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For Those Who Care

hamsters for those who care

Hamsters
For Those Who Care
Barrie
1994

Hamster care book for a public library? Of course we need materials on hamster care, both in youth and adult collections. This particular book is presented because I think the sub title “For Those Who Care” is weird. Question: does balance in the collection mean we also cater to those who don’t care?

The author comments that the popularity of hamsters is because they have a short tail. Moms, evidently, are spooked by rodents with tails. I guess dads are okay with any kind of rodent.

Aside from the age and the weird title, the content looks okay.  I am concerned about the cat in the 3rd picture below that seems to be assessing the vulnerabilities in the current hamster housing. Poor hamster doesn’t even know he is probably that cat’s next meal.

Mary

 

hamsters back cover

introduction to hamsters

hamster homes

hamster breeding

 

17 Responses to For Those Who Care

  • That comment about mothers is sexist, but 100% correct as far as mine was concerned – she was disgusted by mouse tails but tolerated hamsters. We had five hamsters, one at a time. As pets go, they were cute, short-lived (the one who lived the longest lasted for two and a half years), and didn’t have much in the way of personality.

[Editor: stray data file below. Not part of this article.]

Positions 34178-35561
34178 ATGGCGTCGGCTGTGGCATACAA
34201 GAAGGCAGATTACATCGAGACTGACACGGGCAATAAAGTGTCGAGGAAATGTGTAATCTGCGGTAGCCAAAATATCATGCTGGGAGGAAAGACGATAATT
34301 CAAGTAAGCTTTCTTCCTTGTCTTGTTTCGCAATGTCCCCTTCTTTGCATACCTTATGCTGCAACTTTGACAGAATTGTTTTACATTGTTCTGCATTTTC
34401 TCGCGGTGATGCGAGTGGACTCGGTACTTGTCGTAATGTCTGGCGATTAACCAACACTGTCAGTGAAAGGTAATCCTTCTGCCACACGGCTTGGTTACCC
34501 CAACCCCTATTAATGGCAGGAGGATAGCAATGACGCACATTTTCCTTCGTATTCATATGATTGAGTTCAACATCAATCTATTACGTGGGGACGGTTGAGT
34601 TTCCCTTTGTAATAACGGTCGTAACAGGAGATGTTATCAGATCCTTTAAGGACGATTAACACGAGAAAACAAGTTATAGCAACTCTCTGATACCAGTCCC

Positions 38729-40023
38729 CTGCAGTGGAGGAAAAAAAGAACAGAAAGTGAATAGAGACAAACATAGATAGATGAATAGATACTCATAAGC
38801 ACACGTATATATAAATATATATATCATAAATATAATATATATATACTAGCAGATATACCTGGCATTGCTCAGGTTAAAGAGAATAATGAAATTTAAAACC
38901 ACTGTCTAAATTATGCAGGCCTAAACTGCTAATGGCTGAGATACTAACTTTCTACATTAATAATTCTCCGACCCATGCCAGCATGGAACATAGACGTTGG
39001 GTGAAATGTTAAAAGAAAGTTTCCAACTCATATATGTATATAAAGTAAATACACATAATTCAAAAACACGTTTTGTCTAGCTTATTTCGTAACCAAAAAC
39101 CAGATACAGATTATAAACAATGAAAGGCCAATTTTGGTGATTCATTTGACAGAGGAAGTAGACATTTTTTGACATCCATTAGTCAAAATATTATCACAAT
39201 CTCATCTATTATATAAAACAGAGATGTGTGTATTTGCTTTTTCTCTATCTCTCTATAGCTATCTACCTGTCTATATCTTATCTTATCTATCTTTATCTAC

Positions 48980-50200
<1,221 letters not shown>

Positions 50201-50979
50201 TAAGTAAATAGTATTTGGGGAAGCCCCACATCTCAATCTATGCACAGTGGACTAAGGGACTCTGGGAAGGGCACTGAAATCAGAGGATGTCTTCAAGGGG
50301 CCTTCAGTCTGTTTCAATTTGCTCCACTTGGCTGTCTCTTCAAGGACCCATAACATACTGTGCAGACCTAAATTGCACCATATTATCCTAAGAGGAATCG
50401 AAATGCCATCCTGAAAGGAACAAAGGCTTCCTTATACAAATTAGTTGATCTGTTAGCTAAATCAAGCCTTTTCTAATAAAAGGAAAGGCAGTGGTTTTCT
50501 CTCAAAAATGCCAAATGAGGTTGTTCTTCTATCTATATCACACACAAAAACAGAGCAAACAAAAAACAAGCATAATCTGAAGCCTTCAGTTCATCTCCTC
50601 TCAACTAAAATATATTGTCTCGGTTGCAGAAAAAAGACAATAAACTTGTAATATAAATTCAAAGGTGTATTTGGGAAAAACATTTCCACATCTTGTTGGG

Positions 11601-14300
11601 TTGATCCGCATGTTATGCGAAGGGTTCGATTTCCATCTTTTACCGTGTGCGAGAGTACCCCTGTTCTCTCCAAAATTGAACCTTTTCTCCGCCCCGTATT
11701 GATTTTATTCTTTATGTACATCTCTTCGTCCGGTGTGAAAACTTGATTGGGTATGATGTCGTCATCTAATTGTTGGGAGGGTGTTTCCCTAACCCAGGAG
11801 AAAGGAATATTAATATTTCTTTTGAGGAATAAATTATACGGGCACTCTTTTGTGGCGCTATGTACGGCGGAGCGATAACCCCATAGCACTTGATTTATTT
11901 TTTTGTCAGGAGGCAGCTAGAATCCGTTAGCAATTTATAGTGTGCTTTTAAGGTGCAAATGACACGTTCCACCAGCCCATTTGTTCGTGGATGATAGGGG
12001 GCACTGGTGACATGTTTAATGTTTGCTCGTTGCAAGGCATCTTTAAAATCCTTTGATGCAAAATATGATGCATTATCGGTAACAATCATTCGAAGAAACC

Pet books should always be weeded rather quickly, since pet caring guidelines change so much. I doubt anyone would allow that tiny little cage now!

    • Plus, I look askance at any book that encourages animal breeding. The last thing the world needs in a bunch of unwanted animals… as anyone who’s ever volunteered at an animal shelter or rescue can tell you.

    • “Sexist but 100% correct”
      hmm….
      so facts and reality are sexist?

  • It’s a series. I think we have the goldfish one.

  • As for the cat, my cat used to lay atop the hamster aquarium all day long (covered with chicken wire, with a giant atlas as a platform.) Never bothered the hamster one bit, and the cat was bored enough to just fall asleep there…

  • Hamsters and I don’t get along. Every single hamster I have encountered, from childhood to age 60, have bitten me!
    So, as far as they go as pets, I do not care!

    I currently work in a pet store, and hamsters are nasty little/cute little balls of fluff. Little girls ooh and aah over them. Parents, usually mothers, like them because they don’t have “rat’s tails.” We warn people to wake hamsters up with a pencil eraser, so the hamster bites that instead of a finger!

    Rats are much better pets. Rats want to be with you, hamsters don’t. Rats are smart, hamsters aren’t. Rats don’t die from “wet tail,” hamsters do.

    A suggestion about breeding – call local pet stores BEFORE you breed! They may be interested in buying, but many stores don’t by locally. We buy many of our animals locally, but not hamsters.

  • My mom doesn’t care for hamsters because they look too much like mice, but she thought the two guinea pigs I once had as pets were really cute.